Dear Reader, welcome to the first issue of Contemporary Southeastern Europe! This peer-reviewed journal is published as an open-access academic journal, by the Centre for Southeast European Studies. We are firmly committed to the highest standards of academic publishing, including rigorous, double-blind, peer review and making research available, free of charge, to an interested audience. As subscription costs rise and many libraries have to save resources, we are committed to making high quality research available for researchers without cost.
This paper aims to analyse the extent to which new political parties in Croatia and Slovenia use populist political communication discourse in social media. This paper focuses on two new parties that entered the parliament in the most recent elections: Živi zid (Human Blockade) in Croatia, and Združena levica (United Left) in Slovenia. The paper will analyse these parties’ political communication on Facebook. The main question guiding the analysis is: to what extent are new parties in Croatia and Slovenia populist in their political communication on Facebook? The method used in the paper will be content analysis, with a Facebook post as a unit of analysis. The content analysis will be performed on posts published over a period of two weeks prior to the general elections (electoral campaigns).
The local elections in Croatia were held on 21. May 2017, in very turbulent political circumstances caused by the collapse of an unstable governing coalition between the ruling Croatian Democratic Union (HDZ) and the populist party The Bridge (Most). The troubled marriage between these two parties dates back to the 2015 parliamentary elections, when the newly established Most, led by Božo Petrov, the mayor of the small southern town of Metković, unexpectedly won 19 parliamentary seats. The media hailed them for achieving “what the third parties have been failing to do for the past 15 years,” calling them “a sensation” and “the real winners” of the 2015 parliamentary elections.
Now almost six months after the inauguration of Donald Trump, it is still very unclear how his foreign policy will deviate from the foreign policy of previous presidents. So far, Trump’s actions have been more symbolic than concrete, as his most important actions have been policy statements or executive orders, such as his immigration ban, which have been held up in court. While symbolic, Trump’s foreign policy statements to the this point represent a dramatic departure from the way previous US presidents have talked about the world and the relationship with US allies. While Trump delayed reaffirmation of the United States’ commitment to Article 5 of the NATO Treaty cast doubt on the United States’ reliability as an ally, he has not yet had the opportunity to show how the United States would act in a crisis.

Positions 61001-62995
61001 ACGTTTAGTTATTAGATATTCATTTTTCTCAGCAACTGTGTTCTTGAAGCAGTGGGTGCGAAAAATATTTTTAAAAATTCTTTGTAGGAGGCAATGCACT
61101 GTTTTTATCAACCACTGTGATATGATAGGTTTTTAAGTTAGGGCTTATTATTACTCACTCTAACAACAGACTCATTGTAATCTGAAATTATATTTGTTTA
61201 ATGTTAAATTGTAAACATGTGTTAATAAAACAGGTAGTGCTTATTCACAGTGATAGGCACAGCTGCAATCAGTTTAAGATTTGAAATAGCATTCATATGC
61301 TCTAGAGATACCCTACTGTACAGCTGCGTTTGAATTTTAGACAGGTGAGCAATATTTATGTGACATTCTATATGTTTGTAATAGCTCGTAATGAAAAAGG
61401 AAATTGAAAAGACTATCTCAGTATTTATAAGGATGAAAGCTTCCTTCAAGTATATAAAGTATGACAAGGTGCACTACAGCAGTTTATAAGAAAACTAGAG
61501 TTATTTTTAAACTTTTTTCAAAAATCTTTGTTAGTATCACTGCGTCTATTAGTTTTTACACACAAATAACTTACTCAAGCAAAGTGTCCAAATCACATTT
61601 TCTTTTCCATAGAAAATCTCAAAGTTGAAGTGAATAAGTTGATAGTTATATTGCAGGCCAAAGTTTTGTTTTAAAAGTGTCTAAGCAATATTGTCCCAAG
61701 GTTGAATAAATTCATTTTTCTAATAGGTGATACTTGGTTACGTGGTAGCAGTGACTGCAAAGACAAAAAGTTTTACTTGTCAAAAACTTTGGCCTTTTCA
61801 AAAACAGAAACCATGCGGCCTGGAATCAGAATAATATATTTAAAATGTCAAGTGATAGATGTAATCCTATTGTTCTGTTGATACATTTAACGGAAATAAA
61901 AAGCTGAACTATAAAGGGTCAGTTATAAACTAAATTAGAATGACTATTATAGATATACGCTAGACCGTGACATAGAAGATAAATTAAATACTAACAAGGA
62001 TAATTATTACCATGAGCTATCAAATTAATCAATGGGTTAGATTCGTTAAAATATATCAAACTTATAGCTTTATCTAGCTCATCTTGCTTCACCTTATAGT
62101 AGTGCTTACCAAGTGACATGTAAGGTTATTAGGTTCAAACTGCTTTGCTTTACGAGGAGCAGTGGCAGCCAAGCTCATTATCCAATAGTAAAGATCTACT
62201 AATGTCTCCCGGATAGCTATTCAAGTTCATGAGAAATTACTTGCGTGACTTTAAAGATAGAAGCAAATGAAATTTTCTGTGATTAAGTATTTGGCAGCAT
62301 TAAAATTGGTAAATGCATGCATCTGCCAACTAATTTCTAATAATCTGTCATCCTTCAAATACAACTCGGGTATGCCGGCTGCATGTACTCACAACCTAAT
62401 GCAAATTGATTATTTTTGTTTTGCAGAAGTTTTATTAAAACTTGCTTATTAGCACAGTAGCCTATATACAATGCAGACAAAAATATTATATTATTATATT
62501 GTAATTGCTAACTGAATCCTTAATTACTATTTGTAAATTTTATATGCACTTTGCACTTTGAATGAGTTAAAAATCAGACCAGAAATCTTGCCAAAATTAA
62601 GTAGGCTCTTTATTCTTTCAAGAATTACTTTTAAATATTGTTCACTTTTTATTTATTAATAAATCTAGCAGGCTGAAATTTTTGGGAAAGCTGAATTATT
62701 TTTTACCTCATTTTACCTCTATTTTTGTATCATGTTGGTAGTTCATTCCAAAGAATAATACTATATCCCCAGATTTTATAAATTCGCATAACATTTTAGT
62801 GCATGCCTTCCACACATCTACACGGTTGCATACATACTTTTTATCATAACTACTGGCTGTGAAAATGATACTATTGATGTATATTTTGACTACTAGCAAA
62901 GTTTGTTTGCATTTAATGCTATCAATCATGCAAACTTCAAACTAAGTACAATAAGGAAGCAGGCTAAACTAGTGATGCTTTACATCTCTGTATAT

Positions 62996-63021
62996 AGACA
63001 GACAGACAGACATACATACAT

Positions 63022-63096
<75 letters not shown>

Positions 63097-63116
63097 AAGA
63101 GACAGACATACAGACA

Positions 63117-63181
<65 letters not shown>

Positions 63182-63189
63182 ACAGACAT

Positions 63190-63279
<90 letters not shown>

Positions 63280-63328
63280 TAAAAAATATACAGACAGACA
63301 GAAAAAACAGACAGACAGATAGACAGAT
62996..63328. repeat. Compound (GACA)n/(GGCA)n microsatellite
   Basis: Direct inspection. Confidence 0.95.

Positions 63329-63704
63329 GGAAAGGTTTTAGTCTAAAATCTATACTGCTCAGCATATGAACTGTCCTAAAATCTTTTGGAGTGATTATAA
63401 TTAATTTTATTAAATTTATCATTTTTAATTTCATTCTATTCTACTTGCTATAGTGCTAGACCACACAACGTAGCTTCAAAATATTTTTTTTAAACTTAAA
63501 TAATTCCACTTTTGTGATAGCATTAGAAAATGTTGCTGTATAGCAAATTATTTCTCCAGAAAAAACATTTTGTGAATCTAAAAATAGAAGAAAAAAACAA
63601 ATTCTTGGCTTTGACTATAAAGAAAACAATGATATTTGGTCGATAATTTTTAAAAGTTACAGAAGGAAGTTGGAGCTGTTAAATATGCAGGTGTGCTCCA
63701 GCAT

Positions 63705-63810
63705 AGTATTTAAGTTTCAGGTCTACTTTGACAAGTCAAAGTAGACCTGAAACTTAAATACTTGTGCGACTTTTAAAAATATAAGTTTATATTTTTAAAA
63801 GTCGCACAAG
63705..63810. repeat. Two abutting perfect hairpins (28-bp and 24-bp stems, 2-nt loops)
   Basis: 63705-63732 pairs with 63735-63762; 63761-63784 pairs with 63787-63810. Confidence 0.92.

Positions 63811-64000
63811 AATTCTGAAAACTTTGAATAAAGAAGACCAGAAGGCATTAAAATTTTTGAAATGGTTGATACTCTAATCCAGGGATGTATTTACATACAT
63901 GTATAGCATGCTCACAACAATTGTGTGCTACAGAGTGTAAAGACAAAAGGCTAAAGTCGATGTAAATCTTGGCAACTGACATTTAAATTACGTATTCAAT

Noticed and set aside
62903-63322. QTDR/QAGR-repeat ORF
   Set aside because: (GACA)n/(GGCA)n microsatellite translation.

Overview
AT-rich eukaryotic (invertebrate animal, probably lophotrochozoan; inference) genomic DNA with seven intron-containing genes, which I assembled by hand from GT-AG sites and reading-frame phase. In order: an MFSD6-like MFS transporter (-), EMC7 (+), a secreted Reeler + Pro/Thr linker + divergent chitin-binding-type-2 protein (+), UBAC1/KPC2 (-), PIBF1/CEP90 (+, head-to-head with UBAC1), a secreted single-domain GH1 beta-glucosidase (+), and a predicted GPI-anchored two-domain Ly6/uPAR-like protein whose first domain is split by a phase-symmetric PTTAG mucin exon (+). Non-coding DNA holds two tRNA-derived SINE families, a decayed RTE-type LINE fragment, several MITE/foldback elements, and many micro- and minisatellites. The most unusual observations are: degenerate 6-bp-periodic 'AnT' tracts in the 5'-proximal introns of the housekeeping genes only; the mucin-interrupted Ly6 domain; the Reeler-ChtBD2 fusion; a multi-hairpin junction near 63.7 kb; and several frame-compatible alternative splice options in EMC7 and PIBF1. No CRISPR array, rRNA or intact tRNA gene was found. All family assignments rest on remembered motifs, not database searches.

When the future or, more specifically, a redirection of South-East European studies is discussed in a series of essays in this journal, one has to have in mind that this is not the first discussion of this kind – and for sure not the concluding one. In an increasingly globalizing world, area studies are under permanent critical observation. What can particular findings related to an area contribute to the understanding of the whole, the global, and how is the global represented in the particularities of an area? However, this kind of critical self-reflection that can sometimes result in self-deprecation was not always the case in the long history of the study of South-East Europe.
Two recent books on Kosovo offer some compelling insights and answers as to why international state-builders stumbled in Kosovo: Elton Skendaj’s, Creating Kosovo: International Oversight and the Making of Ethical Institutions and Andrea Lorenzo Capussela’s State-Building in Kosovo: Democracy, Corruption and the EU in the Balkans. Both books are welcome additions to the growing discourse on state-building and touch on some of the more important themes that have recently dominated the literature, including the principle of local ownership, the limitations of technocratic approaches to state-building, and the dilemmas of political corruption and state capture in postwar societies.